These Are Not Their Names

These Are Not Their Names

This was my first visit to the Smithsonian National Museum of African Art

I made my way very slowly through the exhibits, contemplating each artwork, reading each plaque. 

I was looking to photograph items from the 18th century and prior, works that would have existed at the same time as the Revolutionary War-era industrial complex where my house now stands.

I found these earliest African artworks a marvel to behold. But they were relatively few compared to the number of African artworks in the collections that were dated the late 19th to mid 20th century.

Left: Archer Figure, 13th to 15th Century, Inland Niger Delta style ceramic, Mali
Right: Shrine Figure, Mid 20th Century, Igbo artist, Southeastern Nigeria
Smithsonian National Museum of African Art
Photo: Rose Anderson

There were two things that struck me about the newer artworks.

First, they seemed very similar to the artifacts from the 18th century and prior, suggesting a long rich history of culture, tradition and visual aesthetic deeply treasured, carefully passed down through the generations. A more experienced eye could distinguish between the newer and older artworks, but I could only sense in both the same sacred identity of a people.

The second thing that struck me was that while there obviously had to be an artist behind these works, even for articles as recent as the mid 20th century, most of the plaques bore no creator's name. The artists are unknown.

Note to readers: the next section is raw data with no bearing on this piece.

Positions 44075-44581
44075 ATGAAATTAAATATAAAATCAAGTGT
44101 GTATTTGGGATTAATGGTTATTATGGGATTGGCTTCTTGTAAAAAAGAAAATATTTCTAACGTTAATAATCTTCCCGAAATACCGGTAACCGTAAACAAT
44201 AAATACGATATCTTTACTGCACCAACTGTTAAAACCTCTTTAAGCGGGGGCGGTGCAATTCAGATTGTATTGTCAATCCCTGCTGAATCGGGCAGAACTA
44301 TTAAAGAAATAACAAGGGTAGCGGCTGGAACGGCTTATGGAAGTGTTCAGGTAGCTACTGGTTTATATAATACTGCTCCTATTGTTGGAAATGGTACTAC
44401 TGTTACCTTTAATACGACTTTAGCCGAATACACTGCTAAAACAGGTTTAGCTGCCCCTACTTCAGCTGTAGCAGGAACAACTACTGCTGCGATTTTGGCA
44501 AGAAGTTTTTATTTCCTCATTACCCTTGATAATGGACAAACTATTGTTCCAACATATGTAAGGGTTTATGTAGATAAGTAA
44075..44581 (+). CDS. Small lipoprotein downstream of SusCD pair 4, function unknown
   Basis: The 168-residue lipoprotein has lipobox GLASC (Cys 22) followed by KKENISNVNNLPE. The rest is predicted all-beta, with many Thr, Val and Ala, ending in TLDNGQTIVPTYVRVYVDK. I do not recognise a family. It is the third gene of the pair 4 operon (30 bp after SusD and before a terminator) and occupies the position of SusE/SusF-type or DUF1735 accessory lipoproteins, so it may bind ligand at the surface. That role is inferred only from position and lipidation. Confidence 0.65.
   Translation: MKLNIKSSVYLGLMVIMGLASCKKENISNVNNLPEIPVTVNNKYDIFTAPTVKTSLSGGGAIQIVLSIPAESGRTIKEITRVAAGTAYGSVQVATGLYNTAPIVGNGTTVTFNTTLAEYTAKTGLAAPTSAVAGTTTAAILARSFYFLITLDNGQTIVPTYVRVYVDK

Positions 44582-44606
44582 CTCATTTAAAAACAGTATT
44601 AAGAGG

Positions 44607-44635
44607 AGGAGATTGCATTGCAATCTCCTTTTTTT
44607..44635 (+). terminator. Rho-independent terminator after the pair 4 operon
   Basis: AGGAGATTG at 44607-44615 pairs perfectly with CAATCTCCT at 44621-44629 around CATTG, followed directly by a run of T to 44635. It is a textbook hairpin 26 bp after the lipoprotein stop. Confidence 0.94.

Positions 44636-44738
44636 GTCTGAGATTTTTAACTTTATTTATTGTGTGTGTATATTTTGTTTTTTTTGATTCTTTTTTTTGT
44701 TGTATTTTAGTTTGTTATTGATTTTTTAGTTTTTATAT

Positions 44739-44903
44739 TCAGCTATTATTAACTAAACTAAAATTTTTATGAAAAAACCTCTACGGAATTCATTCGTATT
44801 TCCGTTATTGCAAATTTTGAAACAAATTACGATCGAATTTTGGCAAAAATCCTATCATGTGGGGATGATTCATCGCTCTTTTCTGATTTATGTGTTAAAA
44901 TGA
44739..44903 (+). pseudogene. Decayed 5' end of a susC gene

Let me pause for a moment and say that this is by no means a criticism of the museum. The exploration they have already done afforded me the opportunity to expand this exploration of myself and American culture. American history from this perspective that raises some uncomfortable questions. The museum has had to persist through this same discomfort, but that's another topic.

On my way out of the museum, I retraced my route back through the exhibits, seeing each piece a second time. Home with my photographs, I put my camera away without looking at them. I needed time to process the day's exploration. 

It was in this context that my research, begun just two months prior, uncovered identities for three of the unfree Africans who worked the land where I live. 

I know Cato and Hercules from an ad placed for their recapture when they ran away from the living hell of the ironworks in 1778.

I know Cheshire from the record of his sale by the ironmaster in 1771.

Cato. Hercules. Cheshire.  As I said these names for the first time these people materialized from a nebulous concept in my mind into real individuals who walked on the very land I walk today. 

What is a name but the most essential mark of personhood? And when a name is stripped away, what does that mean for a person and the footprints they leave in this world? 

Cato. Hercules. Cheshire. These are not the names given them by families who loved them before they were born. This is not the sacred mark of personhood, imprinted on a child with wishes of a long, happy and prosperous life and proudly carried out into the world. There is no substitute for those names, and those names have been lost.

I may never know their names, but I know what they were called on this land. And I know that they were real people.

Equestrian Figure
13th to 15th Century Inland Niger Delta style, Mali
Smithsonian National Museum of African Art
Photo: Rose Anderson

Constructs Deconstructed

Constructs Deconstructed

Remains of the Ruling Class

Remains of the Ruling Class